Parliament will be recalled tomorrow to vote on Britain’s role in fighting Islamic State (also known as Isis) in Iraq.
David Cameron has voiced his intention to join the US and France in airstrikes against the extremist militants in the Middle East.
Speaking at the UN in New York, he said the UK would “play its part” in fighting IS, describing the group as “evil against which the whole world must unite”.
The US alongside Arab states began attacks on IS targets on Tuesday. The PM emphasised that “past mistakes” in foreign policy decisions – hinting at the 2003 Iraq invasion – are no “excuse” not to confront the current problem that is rapidly developing. He added that Britain should not be “frozen with fear” into inaction.
Addressing the security council, he said:
My message today is simple. We are facing an evil against which the whole world must unite. And, as ever in the cause of freedom, democracy and justice, Britain will play its part. . .
One of the most disturbing aspects is how this conflict is sucking in our own young people, from modern, prosperous societies.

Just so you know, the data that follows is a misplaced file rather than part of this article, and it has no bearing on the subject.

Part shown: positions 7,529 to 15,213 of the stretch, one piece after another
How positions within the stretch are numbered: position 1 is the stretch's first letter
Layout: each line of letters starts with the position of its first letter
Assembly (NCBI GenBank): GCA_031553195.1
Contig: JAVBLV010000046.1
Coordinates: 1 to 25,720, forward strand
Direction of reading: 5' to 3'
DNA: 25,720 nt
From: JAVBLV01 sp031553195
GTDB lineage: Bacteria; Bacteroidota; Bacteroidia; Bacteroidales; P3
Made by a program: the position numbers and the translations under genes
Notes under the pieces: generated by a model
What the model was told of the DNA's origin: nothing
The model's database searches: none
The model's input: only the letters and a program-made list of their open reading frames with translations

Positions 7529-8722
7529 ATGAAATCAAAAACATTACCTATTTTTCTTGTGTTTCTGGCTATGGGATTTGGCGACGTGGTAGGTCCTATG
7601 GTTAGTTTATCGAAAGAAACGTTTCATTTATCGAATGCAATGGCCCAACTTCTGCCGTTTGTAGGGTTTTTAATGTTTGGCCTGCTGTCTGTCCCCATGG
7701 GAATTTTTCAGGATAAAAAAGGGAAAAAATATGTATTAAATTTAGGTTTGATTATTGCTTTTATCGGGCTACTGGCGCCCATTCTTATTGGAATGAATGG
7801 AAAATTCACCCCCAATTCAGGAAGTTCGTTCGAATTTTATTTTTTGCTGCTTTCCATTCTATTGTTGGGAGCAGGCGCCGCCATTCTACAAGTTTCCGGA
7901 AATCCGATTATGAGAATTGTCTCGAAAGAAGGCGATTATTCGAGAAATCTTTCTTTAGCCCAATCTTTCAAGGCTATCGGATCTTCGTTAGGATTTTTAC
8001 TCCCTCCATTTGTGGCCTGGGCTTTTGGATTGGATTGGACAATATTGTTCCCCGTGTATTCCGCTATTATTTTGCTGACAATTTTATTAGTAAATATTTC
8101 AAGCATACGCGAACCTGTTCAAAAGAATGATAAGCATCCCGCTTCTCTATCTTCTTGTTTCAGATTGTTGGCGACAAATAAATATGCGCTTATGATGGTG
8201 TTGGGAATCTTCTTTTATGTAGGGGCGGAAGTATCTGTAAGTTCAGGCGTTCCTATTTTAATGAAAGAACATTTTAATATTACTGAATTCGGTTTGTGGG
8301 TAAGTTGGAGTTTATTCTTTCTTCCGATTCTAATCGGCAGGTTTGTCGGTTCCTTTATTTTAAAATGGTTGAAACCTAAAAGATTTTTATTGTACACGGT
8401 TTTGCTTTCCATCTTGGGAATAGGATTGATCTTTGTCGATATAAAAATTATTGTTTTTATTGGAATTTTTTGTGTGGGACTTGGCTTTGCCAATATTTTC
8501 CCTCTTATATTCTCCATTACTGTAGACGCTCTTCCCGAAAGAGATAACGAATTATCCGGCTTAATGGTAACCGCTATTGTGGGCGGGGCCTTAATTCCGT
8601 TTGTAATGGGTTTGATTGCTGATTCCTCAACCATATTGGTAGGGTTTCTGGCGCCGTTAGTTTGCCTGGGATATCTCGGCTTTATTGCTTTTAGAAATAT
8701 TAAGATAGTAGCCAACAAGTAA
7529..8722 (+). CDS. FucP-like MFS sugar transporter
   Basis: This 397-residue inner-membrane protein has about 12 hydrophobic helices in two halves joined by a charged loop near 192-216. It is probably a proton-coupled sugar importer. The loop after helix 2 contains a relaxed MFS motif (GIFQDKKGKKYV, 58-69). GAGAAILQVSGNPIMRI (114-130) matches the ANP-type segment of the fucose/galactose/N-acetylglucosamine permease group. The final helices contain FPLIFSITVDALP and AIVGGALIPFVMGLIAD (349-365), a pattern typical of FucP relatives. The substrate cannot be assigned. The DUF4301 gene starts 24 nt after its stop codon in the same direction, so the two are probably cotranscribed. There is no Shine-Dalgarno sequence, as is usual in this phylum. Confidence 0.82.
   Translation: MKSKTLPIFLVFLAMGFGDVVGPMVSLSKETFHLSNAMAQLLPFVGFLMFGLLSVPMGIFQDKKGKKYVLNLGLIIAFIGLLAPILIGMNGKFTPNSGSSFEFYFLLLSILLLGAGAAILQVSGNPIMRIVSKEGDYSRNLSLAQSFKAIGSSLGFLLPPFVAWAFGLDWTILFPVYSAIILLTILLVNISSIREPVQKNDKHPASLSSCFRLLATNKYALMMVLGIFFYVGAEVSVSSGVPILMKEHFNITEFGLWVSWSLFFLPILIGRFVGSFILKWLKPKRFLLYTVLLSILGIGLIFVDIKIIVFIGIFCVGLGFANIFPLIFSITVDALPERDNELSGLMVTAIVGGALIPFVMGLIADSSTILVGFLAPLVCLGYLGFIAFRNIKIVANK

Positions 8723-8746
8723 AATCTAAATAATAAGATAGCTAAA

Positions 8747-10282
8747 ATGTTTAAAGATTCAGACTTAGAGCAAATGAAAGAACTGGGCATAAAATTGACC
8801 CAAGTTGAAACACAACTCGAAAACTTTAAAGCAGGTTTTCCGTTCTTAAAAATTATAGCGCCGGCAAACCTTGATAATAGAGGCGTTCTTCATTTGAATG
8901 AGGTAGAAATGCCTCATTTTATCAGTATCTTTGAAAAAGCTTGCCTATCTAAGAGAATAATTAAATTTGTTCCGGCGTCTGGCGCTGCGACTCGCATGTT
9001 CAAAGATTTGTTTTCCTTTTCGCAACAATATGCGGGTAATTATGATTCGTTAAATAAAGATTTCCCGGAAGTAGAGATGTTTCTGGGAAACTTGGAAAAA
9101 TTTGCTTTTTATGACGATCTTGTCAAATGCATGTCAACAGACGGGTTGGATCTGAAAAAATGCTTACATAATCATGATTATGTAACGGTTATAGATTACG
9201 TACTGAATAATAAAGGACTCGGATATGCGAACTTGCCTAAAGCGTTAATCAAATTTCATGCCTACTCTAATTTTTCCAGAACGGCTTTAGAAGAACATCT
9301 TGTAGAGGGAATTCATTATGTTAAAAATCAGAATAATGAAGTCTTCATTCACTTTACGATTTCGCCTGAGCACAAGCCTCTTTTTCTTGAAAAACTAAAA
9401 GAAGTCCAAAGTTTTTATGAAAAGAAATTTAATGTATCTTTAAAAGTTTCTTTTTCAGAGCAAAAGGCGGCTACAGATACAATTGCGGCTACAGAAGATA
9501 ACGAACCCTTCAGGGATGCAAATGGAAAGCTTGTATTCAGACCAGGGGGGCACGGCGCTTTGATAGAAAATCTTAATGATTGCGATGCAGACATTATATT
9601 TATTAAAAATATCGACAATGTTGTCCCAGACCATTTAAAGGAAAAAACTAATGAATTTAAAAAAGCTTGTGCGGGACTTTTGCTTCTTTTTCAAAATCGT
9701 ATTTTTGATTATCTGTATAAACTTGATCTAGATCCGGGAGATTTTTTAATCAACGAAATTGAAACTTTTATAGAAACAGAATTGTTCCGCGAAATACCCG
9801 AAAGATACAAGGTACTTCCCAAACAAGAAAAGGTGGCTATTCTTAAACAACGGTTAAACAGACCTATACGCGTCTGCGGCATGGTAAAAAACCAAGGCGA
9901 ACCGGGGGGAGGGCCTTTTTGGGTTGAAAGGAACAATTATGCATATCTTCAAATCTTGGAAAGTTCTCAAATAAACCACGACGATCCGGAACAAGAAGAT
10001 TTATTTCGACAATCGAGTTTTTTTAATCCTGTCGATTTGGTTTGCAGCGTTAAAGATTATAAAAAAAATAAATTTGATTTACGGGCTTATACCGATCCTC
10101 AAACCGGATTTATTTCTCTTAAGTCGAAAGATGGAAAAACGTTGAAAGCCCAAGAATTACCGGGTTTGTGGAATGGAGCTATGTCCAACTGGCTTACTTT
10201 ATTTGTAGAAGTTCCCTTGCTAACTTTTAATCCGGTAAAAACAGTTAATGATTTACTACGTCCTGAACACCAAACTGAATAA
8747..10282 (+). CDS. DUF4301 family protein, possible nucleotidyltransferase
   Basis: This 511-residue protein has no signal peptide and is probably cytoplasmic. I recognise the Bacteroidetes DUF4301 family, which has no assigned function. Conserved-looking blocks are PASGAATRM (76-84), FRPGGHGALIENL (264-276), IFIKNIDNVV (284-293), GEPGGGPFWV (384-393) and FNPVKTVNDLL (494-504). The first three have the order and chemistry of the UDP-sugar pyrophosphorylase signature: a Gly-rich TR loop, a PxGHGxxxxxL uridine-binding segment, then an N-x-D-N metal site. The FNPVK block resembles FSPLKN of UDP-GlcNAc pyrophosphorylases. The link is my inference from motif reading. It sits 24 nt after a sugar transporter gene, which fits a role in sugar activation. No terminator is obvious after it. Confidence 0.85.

The threat to our security from foreign fighters is far greater today than it has ever been in previous conflicts.
Yet the PM was also at pains to point out that he had received a “clear request” from the Iraqi government for military assistance, the implication being that joining airstrikes against IS in Iraq has a legal basis, whereas it does not in Syria.
This is an important point, because lack of action in Syria – where IS is also operating – could call into question the effectiveness of airstrikes. And so far, Cameron has ruled out ground troops from western countries going into either Iraq or Syria. Indeed, the Tory MP and former Attorney General Dominic Grieve told the BBC’s Newsnight last night that although Syria comes under a different legal framework to action in Iraq, “there are circumstances in which it would be proper to intervene in Syria”.
The BBC’s James Landale reports that the government is “confident” of winning its vote on Friday, but has not proposed military action in Syria because of legal obstacles.